Current Threats & Conclusion
Although it may seem like the Brown Pelican is doing well as a species, it is important that we evaluate the impacts that our actions and regulations (or lack thereof) have on its ecosystem. When you consider the recent decline of the pacific anchovy and sardine – key forage species of the Brown Pelican – it is an important reminder that everything in nature is connected and that the Brown Pelican may not be as safe as we thought.
In a 2012 National Academy of Sciences article, two federal fisheries biologists warned that “[a]ll indicators show that the northern sardine stock off the west coast of North America is declining steeply again and that imminent collapse is likely.” (7) Many attribute the shortages to a lingering ‘warm blob’ of ocean water, a natural ebb & flow of the sardine population, and over fishing. (8) Regardless of the cause, with a dwindling food supply, Pelicans have to search farther and farther for food and often abandon their nests while doing so. Other species who similarly depend on the sardine population, such as sea lions, were commonly in the news in recent years when an alarming number of their starving pups were found abandoned. Ocean conservation group, Oceana, successfully urged the Pacific Fisheries Council to halt commercial sardine fishing for the 2015-2016 year; and it still remains closed.
As for anchovies, however, the outlook is grim. In October 2016, the National Marine Fisheries Service, which establishes annual fish catch limits, set the annual anchovy catch limit above the estimate of the entire anchovy population. According to Geoff Shester, California Campaign Director for Oceana, “[t]his decision by federal fishery managers will jeopardize the potential recovery of the fishery in the future and leave already food starved dependent predators without enough to eat.” (9)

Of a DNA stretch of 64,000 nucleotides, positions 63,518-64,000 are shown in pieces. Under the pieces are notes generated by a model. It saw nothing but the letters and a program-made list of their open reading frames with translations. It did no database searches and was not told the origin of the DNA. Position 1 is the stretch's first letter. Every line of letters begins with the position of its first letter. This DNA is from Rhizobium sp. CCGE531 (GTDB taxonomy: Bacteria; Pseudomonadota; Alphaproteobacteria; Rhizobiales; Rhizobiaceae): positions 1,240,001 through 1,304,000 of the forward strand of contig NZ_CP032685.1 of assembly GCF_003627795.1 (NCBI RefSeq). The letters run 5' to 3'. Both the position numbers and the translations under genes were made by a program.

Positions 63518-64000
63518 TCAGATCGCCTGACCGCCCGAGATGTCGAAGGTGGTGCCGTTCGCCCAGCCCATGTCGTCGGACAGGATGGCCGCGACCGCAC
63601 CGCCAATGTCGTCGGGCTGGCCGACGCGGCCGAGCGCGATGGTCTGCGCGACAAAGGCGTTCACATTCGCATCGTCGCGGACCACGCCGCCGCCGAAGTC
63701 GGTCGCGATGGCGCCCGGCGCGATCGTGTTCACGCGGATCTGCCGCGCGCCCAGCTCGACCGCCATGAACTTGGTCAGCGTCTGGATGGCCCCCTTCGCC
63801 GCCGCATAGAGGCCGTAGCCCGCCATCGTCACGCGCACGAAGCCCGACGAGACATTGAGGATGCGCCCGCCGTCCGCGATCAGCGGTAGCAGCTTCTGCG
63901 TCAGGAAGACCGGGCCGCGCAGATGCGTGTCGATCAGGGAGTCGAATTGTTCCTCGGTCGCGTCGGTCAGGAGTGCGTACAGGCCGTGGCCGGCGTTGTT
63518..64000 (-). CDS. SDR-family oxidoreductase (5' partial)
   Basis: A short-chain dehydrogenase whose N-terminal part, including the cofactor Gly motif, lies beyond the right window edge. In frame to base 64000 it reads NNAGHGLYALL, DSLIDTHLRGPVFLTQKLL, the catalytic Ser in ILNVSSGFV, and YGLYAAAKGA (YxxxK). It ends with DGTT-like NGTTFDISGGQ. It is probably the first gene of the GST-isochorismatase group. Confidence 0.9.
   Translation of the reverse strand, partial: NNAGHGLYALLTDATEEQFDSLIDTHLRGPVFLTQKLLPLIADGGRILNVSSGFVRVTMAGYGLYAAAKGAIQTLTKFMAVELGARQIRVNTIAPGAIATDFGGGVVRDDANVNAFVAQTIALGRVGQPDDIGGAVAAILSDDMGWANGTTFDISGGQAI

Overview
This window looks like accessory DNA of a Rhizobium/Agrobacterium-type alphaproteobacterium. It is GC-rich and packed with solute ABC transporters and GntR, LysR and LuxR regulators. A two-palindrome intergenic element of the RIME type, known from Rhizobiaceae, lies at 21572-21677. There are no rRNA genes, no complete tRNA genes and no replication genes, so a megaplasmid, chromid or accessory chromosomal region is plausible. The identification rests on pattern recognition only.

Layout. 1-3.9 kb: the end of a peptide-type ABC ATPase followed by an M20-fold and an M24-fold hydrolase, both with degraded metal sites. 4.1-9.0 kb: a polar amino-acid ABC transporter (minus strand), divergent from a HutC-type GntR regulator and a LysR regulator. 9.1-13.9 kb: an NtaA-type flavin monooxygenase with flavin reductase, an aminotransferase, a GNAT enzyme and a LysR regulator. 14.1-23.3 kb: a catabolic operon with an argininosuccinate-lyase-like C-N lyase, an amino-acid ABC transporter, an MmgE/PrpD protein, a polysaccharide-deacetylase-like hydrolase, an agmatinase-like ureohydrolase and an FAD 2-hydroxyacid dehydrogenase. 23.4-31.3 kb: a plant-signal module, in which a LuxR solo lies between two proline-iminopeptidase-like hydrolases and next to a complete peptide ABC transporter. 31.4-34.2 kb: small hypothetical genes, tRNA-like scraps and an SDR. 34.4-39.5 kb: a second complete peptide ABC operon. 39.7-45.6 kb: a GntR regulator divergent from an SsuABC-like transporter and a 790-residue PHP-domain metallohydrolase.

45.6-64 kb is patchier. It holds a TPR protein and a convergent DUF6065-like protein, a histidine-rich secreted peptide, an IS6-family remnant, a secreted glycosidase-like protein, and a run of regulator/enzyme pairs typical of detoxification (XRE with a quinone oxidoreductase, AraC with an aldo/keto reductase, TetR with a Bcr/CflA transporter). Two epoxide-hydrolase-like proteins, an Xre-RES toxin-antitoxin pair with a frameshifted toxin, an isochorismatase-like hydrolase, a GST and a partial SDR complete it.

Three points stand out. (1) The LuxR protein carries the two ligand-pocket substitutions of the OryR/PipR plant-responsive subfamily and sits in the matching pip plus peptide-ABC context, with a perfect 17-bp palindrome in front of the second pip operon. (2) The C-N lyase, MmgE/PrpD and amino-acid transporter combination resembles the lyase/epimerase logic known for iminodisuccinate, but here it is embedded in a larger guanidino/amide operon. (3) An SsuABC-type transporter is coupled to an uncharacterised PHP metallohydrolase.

Sustainable fishing practices are only one element in the delicate balance of our ecosystem. In this time of unprecedented climate change with increasingly unpredictable weather patterns and rising ocean temperatures, environmental regulations and sustainability are critical to maintain this big picture balance. As responsible citizens to this planet, we must all do our parts while demanding that our government maintain strong environmental regulations. We must be an example to the rest of the world. Suggestions to get involved: Contact your local representatives regarding your concerns and/or pending legislation; Volunteer for environmental organizations that matter to you; Share your opinions with local business leaders, friends, and family.
“When we try to pick out anything by itself, we find it hitched to everything else in the Universe.” – John Muir
Case History of C83
- Adult female rescued in January 2010 from Santa Barbara
- Stabilized at the Santa Barbara Wildlife Care Network until transfer to IBR’s LA Wildlife Center in San Pedro, CA on 01/12/2010 to continue care
- Treated for a chest wound consistent with a California Sea Lion bite
- Released on 01/29/2010 at White Point Beach, San Pedro, CA
- Sightings: 7/31/2013 at Pismo Beach, CA; 7/23/2016 in Alameda, CA; 7/24/2016, 7/27/2016, 7/30/2016, 8/20/2016 at Pillar Point, CA; 2/16/2017 at Malibu, CA